Obstetric admissions to the critical care unit: a one year experience at a tertiary care referral centre of the developing country

 
 
 
  • Abstract
  • Keywords
  • References
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  • Abstract


    Background: Care of the critically ill pregnant women presents a unique challenge as the assessment, monitoring and the treatment must take into account both maternal and fetal wellbeing as well as physiological changes of pregnancy.

    Objective: To assess the indications for critical care unit transfer of obstetric and postpartum cases and describe the profile and feto-maternal outcomes of such patients.

    Methods: This prospective observational study was conducted in department of Obstetrics and Gynaecology of Medical College and Hospital, Kolkata from 1st May 2013 to 30th April 2014.Total 50 cases were included and data was analysed by frequency, percentage, paired and unpaired t test, chi square test and test of equality of proportions using SPSS version 20.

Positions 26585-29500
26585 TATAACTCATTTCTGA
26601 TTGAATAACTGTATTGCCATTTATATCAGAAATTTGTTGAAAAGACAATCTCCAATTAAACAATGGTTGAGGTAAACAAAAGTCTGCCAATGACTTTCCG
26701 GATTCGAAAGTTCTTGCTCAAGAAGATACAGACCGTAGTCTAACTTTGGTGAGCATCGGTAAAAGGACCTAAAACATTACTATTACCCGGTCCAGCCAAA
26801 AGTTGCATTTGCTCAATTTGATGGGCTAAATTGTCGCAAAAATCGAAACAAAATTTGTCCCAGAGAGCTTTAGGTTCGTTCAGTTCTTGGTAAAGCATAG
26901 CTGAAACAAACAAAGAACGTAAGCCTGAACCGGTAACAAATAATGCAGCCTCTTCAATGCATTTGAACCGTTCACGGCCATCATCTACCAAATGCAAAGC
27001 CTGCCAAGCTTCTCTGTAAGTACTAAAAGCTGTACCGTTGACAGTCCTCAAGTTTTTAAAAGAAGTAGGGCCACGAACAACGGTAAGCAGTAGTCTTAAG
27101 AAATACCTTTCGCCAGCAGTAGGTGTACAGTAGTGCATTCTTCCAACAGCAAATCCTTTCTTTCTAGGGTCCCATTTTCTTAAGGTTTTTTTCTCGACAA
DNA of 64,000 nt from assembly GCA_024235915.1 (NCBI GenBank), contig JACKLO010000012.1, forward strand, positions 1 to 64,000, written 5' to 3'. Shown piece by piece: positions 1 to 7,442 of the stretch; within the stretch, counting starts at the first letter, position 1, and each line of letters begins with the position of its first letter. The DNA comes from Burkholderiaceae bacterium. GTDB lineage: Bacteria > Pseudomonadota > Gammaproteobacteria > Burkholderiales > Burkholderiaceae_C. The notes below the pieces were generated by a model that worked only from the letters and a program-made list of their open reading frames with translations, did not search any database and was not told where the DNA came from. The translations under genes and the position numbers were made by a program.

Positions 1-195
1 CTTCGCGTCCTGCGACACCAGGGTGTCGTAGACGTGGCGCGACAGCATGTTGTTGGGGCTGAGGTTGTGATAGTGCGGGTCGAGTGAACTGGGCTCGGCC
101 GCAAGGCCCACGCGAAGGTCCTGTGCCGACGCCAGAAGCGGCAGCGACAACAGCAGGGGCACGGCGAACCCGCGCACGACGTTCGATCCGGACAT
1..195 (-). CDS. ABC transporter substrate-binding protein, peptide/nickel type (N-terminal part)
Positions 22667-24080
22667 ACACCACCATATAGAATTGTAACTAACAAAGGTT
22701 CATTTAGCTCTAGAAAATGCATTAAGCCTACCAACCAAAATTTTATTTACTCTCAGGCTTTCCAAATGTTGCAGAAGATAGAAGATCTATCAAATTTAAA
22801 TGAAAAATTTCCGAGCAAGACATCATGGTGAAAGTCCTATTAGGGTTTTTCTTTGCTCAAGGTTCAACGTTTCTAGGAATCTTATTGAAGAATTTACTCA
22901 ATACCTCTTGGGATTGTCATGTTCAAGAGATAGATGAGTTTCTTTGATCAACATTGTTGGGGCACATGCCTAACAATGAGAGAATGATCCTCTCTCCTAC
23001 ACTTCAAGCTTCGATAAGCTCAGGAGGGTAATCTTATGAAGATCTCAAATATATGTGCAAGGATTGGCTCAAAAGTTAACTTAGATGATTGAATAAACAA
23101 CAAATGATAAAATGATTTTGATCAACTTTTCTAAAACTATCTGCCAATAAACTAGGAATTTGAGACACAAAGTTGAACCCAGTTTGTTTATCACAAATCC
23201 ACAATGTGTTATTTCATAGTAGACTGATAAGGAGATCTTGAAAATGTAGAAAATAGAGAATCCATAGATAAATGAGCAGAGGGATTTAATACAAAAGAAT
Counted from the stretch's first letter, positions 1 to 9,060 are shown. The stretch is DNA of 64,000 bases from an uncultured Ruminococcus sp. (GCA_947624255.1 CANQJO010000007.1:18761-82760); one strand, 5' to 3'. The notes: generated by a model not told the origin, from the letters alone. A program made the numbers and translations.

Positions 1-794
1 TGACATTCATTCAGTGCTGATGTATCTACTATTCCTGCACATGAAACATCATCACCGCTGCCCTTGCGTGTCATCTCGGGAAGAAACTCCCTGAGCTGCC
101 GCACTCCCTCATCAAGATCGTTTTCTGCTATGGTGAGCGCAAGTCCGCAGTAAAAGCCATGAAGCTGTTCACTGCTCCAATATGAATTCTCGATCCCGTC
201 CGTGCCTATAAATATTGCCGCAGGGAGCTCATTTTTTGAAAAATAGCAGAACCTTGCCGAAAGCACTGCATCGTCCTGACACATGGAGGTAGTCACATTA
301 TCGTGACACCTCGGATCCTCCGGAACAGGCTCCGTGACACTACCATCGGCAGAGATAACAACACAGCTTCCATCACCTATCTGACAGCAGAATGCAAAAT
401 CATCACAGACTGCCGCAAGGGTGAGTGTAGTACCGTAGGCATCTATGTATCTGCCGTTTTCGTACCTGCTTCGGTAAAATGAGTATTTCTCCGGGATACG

Results: 0.9% of total obstetric and postpartum admissions required critical care facilities and contributed to 16.67% of CCU admissions. Mean age of patients included in our study was 25.4 years. Most of the patients were admitted antepartum (n=37, 74%) with mean gestational age at admission being 34.2703+6.85018 weeks. More patients presented with obstetric complications (74%, n=37) as compared to medical complications (26%, n=13). The most common indication for admission were major haemorrhage (n=18, 36%) and hypertensive disorders of pregnancy (n=17, 34%). There were 16(32%) maternal deaths. MODS (31.25%) and hypovolemic shock (18.75%) were the most common causes of maternal death in our study.

    Conclusion: The overall mortality was high, emphasizing the need for dedicated obstetric high dependency units.


  • Keywords


    Care; Critical; Obstetric; Tertiary; Unit.

  • References


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Article ID: 7446
 
DOI: 10.14419/ijm.v5i1.7446




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